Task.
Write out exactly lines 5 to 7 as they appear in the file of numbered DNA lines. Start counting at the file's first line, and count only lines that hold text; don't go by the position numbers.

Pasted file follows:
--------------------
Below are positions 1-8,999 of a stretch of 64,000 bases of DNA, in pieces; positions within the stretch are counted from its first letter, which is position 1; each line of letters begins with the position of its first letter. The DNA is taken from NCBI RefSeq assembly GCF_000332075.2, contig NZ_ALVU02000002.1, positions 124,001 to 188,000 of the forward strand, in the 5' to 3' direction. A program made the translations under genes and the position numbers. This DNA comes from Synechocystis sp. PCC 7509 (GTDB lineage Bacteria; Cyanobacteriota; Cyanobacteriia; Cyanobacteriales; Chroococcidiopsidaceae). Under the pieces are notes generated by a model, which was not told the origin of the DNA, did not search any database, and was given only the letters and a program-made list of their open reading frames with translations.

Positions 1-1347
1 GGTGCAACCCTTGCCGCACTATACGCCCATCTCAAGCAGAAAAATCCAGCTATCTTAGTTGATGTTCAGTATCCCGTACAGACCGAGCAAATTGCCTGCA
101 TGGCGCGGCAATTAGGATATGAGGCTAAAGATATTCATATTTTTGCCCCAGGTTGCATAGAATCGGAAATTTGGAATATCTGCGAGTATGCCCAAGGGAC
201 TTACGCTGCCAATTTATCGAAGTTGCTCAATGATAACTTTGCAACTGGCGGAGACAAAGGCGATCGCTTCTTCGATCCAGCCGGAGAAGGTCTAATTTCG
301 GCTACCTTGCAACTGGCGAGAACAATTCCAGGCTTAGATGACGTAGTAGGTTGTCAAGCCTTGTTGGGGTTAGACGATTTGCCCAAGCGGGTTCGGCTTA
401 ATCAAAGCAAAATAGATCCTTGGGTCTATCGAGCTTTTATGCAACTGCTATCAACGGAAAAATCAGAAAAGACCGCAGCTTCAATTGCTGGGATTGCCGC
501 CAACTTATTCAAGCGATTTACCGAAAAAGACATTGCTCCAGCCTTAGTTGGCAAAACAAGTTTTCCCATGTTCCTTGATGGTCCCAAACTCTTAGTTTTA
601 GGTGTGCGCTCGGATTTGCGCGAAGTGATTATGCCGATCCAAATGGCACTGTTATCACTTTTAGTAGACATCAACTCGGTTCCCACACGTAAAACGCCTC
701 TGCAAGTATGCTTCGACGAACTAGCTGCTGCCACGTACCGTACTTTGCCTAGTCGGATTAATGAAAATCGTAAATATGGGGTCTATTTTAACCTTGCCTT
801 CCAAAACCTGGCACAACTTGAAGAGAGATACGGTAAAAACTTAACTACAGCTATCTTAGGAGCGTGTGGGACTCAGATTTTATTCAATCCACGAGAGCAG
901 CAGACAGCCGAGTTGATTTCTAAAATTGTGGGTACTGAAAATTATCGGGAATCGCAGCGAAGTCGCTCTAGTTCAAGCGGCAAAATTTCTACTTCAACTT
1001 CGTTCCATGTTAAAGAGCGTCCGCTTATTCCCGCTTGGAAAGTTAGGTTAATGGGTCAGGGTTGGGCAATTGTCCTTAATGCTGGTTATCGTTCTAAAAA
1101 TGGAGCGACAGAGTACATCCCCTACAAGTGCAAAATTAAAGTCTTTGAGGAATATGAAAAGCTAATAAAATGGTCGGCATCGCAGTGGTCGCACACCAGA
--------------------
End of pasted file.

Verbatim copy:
201 TTACGCTGCCAATTTATCGAAGTTGCTCAATGATAACTTTGCAACTGGCGGAGACAAAGGCGATCGCTTCTTCGATCCAGCCGGAGAAGGTCTAATTTCG
301 GCTACCTTGCAACTGGCGAGAACAATTCCAGGCTTAGATGACGTAGTAGGTTGTCAAGCCTTGTTGGGGTTAGACGATTTGCCCAAGCGGGTTCGGCTTA
401 ATCAAAGCAAAATAGATCCTTGGGTCTATCGAGCTTTTATGCAACTGCTATCAACGGAAAAATCAGAAAAGACCGCAGCTTCAATTGCTGGGATTGCCGC